Now this isn’t the most exciting of topics but it’s a really important one for private sector organisations in the UK – a recent article I read suggested 2 in 3 companies are not yet prepared for IR35.
IR35 (off-payroll working) is shorthand for UK tax legislation that has been created to identify contractual workers and businesses, which are not paying the appropriate level of tax by working as a “disguised employee”. The responsibility lies now with the fee payer as opposed to the contractual worker so an organisation must be educated to ensure they don’t fall foul and face fines (or equally they don’t lose people / may not be able to attract people by not being able to offer the right type of contract for an individual). Recruitment agencies are also in the fee payer chain so a good one should be able to offer advice and solutions.
IR35 was implemented into the Public Sector in 2017 and was due to be implemented into the Private Sector in April 2020 but was pushed back a year due to COVID-19 – the government has recently confirmed that it will not be pushed back again so, if you haven’t already, you need to be preparing for it now.
What is a “disguised employee”?
- It’s a contractual worker who fills a permanent position in an organisation via a Professional Service Company (PSC) and doesn’t pay the same level of income tax and NI contributions that a permanent worker would.
Who decides whether the off-payroll working rules apply to an individual?
- This is more commonly known as inside (rules do apply) or outside (rules don’t apply) IR35 and the responsibility for determining whether the rules apply will move to the organisation receiving a contractual worker’s services.
How do I decide if the off-payroll working rules apply?
- You need to assess each contractual worker individually and you should not make a blanket decision that, for example, all your contractual workers are inside. HMRC has said “reasonable care” must be taking when setting the status of a contractual worker.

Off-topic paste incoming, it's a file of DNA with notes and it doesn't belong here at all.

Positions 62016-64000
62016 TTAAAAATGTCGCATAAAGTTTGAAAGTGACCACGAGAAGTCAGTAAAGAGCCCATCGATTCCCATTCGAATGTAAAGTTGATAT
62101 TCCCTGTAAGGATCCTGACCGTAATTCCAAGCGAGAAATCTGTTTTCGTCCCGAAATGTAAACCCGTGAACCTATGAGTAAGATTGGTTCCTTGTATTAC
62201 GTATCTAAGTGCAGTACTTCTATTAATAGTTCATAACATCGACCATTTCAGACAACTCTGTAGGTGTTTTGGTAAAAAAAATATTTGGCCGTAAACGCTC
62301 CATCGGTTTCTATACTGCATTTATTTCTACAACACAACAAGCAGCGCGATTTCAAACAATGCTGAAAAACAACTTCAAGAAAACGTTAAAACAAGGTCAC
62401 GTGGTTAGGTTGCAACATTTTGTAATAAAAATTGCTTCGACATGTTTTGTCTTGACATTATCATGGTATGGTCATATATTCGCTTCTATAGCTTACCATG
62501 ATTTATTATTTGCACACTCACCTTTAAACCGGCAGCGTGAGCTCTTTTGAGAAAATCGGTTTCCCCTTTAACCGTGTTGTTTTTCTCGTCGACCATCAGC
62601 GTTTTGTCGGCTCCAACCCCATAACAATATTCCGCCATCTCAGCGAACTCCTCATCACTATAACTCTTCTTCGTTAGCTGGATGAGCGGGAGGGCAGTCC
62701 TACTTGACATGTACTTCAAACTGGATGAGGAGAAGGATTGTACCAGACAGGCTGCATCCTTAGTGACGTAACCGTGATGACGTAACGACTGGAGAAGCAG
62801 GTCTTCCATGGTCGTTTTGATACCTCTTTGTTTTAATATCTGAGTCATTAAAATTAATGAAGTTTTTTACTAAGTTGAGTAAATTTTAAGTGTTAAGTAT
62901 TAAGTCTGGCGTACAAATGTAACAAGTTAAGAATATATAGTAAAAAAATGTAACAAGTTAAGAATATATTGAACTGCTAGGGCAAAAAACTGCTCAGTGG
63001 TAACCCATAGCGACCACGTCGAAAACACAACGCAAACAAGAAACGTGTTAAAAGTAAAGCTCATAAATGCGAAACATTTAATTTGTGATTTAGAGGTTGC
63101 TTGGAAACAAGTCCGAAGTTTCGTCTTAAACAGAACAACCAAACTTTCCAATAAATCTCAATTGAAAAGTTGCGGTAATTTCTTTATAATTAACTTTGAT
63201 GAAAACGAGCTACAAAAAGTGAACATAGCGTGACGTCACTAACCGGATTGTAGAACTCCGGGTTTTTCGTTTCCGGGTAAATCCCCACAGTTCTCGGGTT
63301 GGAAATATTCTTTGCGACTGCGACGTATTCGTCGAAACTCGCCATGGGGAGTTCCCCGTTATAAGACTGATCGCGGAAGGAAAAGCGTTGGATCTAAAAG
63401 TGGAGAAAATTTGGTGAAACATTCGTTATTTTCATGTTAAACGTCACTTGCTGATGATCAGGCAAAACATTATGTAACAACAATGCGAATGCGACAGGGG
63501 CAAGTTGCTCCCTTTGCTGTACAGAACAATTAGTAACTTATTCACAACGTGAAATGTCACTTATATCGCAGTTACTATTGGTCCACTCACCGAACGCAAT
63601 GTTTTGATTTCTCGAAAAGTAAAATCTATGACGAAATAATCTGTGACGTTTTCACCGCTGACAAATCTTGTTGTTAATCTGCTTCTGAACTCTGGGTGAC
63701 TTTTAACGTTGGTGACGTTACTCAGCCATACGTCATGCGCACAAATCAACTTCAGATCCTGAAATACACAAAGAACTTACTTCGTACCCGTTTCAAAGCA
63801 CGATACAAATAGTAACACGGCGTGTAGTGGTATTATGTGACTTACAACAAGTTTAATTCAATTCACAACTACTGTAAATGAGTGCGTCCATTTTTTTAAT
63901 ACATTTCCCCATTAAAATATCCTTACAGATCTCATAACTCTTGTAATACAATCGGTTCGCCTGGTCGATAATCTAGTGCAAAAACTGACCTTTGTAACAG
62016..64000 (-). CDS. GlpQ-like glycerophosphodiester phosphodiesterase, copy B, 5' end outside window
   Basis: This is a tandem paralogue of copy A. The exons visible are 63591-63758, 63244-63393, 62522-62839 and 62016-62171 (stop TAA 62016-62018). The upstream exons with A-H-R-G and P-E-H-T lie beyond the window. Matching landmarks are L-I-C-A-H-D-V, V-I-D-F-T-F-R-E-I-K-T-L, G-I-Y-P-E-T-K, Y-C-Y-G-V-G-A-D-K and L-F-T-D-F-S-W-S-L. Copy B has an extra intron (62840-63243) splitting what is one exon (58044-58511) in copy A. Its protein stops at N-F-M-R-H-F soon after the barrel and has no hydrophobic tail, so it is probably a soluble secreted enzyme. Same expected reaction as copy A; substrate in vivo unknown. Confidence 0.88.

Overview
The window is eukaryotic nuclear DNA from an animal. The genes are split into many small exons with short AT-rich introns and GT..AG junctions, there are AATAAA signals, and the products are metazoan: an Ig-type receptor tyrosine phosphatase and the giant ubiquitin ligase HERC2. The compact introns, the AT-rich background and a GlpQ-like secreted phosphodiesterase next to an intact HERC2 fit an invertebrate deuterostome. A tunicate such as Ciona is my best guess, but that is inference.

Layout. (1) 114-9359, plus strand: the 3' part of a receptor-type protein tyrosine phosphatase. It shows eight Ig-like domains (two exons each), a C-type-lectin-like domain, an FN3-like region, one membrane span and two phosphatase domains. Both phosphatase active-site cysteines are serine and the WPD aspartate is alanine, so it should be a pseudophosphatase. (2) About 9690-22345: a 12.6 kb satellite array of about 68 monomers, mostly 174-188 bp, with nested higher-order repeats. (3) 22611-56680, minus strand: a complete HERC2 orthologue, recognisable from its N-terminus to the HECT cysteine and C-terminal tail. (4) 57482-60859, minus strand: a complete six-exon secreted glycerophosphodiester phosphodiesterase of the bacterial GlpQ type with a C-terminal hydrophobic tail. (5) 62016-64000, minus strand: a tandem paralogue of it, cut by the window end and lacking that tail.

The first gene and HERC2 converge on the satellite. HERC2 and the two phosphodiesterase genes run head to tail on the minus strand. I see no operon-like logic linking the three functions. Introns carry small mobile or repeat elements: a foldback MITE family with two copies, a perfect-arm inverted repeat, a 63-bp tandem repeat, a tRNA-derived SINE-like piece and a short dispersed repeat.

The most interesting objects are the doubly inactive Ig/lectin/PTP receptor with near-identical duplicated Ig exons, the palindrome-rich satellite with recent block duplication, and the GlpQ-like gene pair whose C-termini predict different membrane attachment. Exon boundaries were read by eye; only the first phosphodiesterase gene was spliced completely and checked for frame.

- Some of the questions you need to consider are (and these are not exhaustive)
- To what, if any extent, do you as the end client supervise, direct or control how the work is performed?
- Is there the right to substitution under which the PSC can provide a substitute to carry out the work?
- Is there mutuality of obligation? Does the PSC have to accept the work offered by the end client (directly or indirectly)?
- The method in which the payment is made for the services rendered. Hourly? Weekly? Milestone based?
- Does the PSC / individual provide / use their own equipment and material?
- Is the PSC / individual subject to process and procedure expected of your employees?
- This link on the gov.uk website may be useful for helping you determine if somebody is inside or outside – https://www.gov.uk/guidance/check-employment-status-for-tax. Please note that this link does take a subjective approach and is not as objective as an independent review as there are many considerations it does not take into account.
What else do I need to do as somebody who hires contractual workers?
- Know your business and workforce make up
- Know and understand your full supply chain
- Educate your business and its stakeholders
- Interrogate your contractor relationships
- Ensure administration is comprehensive and be able to demonstrate this to HMRC
What might determining a current contractual worker is inside mean?
- The contractual worker may decide to look for a new role elsewhere that would classify them as outside
- They may request an increase in rate to offset the additional income tax and NI contributions they are paying
- They may appeal your decision
- They may accept your decision and continue as normal
Can a PSC / contractual worker challenge an IR35 decision?
- Yes, and if they do you have 45 days to respond. You must inform them that the decision is correct or change your decision (and provide reasoning for your decision)
To summarise – if you / your organisation has contractual workers and have not yet prepared for IR35 please start doing so now. If you’d like more information or to discuss further please contact me on [email protected]